Curtis Roosevelt, the grandson of Franklin and Eleanor Roosevelt, has written a highly personal account of his life around the First Family. Growing up in such rarified atmosphere cannot have been easy. That Curtis holds such vivid memories of early childhood is nothing short of amazing. Out of those recollections he has crafted a brutally honest tale of growing up in and out of the White House. More than an intimate account of a famous family, the book is a disquisition on the strangeness, delight, and pains of being a quiet and dreamy boy in the midst of incessant activity.
Too Close to the Sun is clearly meant to set the family record straight in a way that outsiders cannot fully appreciate. Some of it is so personal that it can make the reader uncomfortable. Nonetheless, Curtis provides a fascinating glimpse into the characters of his grandparents, Franklin and Eleanor; his mother, Anna; FDR’s mother, Sarah; and a host of other characters around the sainted couple. He is remarkably gentle, fair, and unsparing in his assessments of them. He offers a wonderfully frank and refreshing take on class privilege, including the awkwardness of the rich and famous around issues such as race.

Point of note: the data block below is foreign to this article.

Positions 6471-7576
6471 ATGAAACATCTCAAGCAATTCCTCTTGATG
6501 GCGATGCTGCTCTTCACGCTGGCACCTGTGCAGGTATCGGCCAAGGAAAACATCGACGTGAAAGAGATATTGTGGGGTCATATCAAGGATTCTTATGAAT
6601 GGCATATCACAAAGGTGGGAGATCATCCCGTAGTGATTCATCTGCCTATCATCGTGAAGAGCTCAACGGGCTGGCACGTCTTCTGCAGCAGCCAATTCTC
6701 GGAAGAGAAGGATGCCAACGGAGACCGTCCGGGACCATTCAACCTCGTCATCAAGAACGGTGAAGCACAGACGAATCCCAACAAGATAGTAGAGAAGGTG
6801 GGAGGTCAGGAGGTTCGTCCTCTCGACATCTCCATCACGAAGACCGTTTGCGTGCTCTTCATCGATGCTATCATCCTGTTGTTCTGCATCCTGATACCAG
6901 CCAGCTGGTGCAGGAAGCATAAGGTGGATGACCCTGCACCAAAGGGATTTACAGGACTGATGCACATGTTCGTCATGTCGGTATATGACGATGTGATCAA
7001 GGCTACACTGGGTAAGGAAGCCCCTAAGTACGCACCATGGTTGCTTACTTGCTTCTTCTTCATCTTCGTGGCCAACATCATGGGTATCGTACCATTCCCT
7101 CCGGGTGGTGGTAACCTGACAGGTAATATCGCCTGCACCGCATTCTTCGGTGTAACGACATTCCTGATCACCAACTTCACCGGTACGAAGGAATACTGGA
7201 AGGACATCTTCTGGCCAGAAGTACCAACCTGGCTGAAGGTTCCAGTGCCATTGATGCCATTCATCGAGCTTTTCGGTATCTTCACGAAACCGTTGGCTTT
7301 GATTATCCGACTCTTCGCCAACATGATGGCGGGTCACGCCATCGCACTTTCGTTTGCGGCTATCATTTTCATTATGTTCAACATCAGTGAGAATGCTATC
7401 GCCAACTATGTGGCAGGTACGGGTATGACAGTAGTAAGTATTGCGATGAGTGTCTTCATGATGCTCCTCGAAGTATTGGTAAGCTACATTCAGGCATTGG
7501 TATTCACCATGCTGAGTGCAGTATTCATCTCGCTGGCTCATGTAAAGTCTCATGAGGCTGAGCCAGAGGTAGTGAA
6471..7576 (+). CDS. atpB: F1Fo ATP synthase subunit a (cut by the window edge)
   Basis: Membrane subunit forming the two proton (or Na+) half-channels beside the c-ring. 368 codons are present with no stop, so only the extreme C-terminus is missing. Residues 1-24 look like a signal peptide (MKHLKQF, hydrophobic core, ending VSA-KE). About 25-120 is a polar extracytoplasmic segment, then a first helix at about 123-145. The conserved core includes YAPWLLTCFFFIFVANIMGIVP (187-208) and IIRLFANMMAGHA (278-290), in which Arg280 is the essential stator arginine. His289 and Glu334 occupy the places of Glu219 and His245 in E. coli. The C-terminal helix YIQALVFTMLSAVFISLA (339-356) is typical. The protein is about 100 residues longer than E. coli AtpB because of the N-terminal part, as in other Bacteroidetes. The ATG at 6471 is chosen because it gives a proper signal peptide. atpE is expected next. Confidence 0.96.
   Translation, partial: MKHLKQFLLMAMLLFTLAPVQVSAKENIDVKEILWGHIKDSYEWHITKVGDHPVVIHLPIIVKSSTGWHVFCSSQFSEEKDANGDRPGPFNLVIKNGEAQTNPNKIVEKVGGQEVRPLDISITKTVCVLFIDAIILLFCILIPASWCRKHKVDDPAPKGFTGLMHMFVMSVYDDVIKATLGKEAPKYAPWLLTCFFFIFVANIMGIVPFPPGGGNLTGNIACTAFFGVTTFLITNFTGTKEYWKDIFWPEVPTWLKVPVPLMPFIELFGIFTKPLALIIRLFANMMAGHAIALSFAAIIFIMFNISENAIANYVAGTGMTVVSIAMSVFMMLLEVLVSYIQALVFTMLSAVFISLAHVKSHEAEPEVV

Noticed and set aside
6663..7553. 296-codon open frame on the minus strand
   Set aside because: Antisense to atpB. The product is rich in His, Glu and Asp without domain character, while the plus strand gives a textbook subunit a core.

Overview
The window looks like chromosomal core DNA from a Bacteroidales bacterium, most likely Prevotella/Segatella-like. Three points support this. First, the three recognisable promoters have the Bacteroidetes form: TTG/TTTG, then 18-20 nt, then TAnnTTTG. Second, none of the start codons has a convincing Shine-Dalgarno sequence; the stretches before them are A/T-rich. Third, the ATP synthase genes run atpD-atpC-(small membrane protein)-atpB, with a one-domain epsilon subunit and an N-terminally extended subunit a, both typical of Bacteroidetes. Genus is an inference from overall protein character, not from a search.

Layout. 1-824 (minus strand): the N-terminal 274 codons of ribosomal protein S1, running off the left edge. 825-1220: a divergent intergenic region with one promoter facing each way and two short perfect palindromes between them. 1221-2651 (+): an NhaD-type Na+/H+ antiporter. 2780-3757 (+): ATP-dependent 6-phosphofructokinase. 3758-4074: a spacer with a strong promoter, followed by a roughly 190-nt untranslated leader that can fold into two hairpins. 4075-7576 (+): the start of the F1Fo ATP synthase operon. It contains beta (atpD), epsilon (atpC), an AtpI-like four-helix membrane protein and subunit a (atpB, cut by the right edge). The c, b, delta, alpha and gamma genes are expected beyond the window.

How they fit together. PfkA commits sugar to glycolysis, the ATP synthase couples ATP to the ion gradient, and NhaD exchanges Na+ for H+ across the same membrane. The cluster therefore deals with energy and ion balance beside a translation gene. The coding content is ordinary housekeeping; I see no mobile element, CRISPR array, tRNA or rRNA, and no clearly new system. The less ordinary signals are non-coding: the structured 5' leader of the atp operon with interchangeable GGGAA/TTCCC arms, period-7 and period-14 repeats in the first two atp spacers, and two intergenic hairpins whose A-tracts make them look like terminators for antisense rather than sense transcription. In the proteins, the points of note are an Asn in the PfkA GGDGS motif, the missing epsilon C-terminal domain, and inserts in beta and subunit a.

FDR comes across as an idealized father figure (as Curtis readily admits), but as marvelous in person as his admirers would imagine. In Curtis’s unstinting portrait of her, Eleanor doesn’t lose any of her sheen despite being a woman of great reserve and emotional distance. Curtis is sensitive to the burdens and struggles of being a public woman in those times.
I was disappointed that the story did not continue after the war. Though Curtis spent a great deal of time with Eleanor, he chose to end his tale at the moment of FDR’s death. I hope he produces a sequel in which Eleanor is the centerpiece for all she achieved after her life in the White House.
Reviewed by Richard Walker